I have an assessment soon, and part of my revision is on poverty in Elizabethan England. This includes Explaining why Elizabethans were worried about Vagabonds. I am unsure on this topic, but I have researched some possible reasons:

  • The Mass groups worried Elizabethans due to the peasants revolts becoming a possibility.
  • They were worried about the spreading of disease.

However to answer the question I must provide a third reason and also back each point up with evidence. Furthermore, I am familiar with the reasons for Poverty, and the existing help that was there, and I also understand that the Vagabonds act of 1572 persecuted these 'rogues' but I am still unsure of why they persecuted beggars without a licence or vagabonds, and what it was that worried them, particularly the gentry and nobility in the Early years of Elizabeth's reign (1558-1588). I would be grateful for any help that can be offered.

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    Welcome to History! You need to start about by showing us what research you have done yourself. – called2voyage Jul 3 '19 at 15:33
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    Serfdom was on the decline, which meant that many people had to wander the country looking for work - or charity. Undoubtedly many of them turned to crime as well. Go to Wikipedia and read about the old poor law – Ne Mo Jul 3 '19 at 15:33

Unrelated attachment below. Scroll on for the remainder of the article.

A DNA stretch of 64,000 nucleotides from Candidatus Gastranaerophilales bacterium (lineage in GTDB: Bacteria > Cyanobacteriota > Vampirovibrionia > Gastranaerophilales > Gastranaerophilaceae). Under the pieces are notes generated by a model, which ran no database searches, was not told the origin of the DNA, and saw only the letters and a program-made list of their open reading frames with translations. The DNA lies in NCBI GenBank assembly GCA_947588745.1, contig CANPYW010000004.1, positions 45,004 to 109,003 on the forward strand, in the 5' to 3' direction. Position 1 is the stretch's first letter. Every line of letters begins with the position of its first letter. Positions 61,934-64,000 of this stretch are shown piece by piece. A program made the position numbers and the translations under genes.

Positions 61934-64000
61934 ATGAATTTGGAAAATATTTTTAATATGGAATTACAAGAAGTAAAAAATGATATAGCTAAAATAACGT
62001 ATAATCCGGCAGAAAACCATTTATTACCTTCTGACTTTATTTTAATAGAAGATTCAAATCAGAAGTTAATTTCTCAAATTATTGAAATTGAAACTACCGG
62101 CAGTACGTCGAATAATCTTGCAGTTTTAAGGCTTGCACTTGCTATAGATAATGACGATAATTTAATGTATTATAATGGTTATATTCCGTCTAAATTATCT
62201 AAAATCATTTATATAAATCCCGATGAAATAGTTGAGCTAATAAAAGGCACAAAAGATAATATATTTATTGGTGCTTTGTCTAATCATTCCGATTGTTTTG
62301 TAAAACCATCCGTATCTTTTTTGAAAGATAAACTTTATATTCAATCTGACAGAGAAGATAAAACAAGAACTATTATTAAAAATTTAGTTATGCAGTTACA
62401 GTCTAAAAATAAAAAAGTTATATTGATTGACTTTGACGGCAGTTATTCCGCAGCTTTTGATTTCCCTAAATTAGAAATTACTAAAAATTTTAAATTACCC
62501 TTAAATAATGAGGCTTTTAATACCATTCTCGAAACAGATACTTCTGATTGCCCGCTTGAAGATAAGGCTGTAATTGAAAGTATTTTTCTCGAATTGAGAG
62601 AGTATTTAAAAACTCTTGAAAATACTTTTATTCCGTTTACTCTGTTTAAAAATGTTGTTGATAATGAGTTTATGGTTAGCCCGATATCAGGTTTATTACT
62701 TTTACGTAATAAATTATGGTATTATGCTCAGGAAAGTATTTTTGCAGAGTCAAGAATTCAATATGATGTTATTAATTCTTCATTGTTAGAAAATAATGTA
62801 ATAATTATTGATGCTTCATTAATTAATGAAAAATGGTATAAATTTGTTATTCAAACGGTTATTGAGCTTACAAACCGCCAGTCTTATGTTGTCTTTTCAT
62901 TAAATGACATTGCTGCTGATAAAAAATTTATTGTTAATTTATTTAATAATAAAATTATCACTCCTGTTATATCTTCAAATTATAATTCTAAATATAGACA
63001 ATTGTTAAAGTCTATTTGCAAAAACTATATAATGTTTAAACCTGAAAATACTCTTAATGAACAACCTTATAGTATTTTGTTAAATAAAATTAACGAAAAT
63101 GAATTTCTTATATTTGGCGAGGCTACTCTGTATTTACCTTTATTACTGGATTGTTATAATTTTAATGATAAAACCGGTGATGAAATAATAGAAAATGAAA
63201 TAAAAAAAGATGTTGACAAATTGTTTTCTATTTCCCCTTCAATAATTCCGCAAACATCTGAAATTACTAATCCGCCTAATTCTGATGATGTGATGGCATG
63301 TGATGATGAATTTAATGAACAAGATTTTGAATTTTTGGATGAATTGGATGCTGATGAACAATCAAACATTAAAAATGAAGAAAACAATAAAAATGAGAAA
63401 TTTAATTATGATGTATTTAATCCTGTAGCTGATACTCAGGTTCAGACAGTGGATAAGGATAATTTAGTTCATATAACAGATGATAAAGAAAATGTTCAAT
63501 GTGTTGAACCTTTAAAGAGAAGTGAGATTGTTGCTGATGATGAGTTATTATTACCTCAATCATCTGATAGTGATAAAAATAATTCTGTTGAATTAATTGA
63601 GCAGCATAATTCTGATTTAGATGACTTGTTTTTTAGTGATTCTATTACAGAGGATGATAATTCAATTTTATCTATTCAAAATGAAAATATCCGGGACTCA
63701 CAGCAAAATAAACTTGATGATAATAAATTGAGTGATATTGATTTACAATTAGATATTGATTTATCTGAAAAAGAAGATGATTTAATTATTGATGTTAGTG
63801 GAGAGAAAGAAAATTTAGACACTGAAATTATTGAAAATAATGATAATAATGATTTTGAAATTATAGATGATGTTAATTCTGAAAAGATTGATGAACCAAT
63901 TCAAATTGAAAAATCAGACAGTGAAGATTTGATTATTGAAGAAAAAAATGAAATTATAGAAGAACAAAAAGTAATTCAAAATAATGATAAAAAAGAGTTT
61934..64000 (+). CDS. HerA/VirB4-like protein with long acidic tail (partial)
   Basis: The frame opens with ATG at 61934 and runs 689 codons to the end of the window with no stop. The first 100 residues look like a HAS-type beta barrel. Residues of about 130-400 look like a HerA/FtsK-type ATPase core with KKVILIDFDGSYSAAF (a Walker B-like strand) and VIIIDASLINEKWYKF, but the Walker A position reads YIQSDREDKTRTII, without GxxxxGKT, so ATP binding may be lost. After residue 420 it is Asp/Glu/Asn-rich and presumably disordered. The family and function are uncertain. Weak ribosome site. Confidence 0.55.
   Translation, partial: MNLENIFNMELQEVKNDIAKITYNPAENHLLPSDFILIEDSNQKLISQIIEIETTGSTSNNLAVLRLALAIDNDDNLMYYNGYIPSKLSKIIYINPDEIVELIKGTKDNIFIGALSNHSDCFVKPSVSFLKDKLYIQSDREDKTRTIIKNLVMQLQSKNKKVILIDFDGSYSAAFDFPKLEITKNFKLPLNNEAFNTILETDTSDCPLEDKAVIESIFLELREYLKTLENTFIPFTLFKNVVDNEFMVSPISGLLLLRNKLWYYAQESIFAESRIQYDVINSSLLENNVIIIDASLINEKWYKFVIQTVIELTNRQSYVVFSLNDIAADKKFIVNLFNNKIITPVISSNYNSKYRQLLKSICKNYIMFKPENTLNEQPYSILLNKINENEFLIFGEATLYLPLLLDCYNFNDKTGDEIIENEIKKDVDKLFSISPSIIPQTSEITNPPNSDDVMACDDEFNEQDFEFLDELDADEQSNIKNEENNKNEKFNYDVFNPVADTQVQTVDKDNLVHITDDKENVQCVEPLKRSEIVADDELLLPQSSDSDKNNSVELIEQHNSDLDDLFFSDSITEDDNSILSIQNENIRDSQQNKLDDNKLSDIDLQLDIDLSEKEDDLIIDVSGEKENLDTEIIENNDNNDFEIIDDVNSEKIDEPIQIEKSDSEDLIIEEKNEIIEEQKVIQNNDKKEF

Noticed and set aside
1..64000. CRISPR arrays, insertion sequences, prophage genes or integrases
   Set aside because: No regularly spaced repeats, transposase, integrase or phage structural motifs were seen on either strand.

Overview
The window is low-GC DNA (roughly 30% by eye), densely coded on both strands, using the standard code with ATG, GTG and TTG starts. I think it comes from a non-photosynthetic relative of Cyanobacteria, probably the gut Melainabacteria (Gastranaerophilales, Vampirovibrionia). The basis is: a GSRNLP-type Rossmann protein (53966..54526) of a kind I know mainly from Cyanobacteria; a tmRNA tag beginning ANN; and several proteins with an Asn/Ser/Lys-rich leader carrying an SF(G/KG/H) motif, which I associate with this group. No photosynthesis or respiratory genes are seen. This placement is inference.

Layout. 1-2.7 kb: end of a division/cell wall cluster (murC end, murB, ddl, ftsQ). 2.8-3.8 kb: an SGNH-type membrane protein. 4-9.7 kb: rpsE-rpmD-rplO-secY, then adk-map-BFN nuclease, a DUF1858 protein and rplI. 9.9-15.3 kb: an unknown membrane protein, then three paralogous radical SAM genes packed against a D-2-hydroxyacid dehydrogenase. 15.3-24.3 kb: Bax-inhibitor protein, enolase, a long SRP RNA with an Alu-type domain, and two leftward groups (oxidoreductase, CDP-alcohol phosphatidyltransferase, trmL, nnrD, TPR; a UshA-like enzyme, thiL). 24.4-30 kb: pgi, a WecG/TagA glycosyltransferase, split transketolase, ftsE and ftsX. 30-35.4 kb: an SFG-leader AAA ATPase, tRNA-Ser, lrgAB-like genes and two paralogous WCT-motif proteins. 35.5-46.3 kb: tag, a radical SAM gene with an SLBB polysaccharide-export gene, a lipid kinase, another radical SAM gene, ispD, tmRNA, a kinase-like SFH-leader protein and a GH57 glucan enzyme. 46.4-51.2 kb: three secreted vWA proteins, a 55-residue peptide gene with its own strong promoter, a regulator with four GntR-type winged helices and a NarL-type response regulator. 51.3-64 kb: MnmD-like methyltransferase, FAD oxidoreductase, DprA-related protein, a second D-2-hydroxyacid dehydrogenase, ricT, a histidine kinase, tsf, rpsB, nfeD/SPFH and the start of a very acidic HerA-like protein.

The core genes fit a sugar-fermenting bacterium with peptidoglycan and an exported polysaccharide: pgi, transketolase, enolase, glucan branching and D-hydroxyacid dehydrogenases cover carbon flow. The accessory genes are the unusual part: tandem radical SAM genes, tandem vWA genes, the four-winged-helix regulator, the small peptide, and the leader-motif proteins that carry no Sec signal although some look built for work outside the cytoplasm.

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    Poor harvests, the loss of monastic charity, enclosure of common land for sheep rearing - some of the reasons for rising poverty. This might be a starting point. – TheHonRose Jul 3 '19 at 15:38
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    @NeMo - Would you consider fleshing that out into an answer? – T.E.D. Jul 3 '19 at 16:19
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    Also, I know this is for an assignment, but you also need to show why you think Elizabethans were worried about vagabonds. If your textbook mentions this, you can cite it. Otherwise, that may be part of your research toward the question. – called2voyage Jul 3 '19 at 16:49

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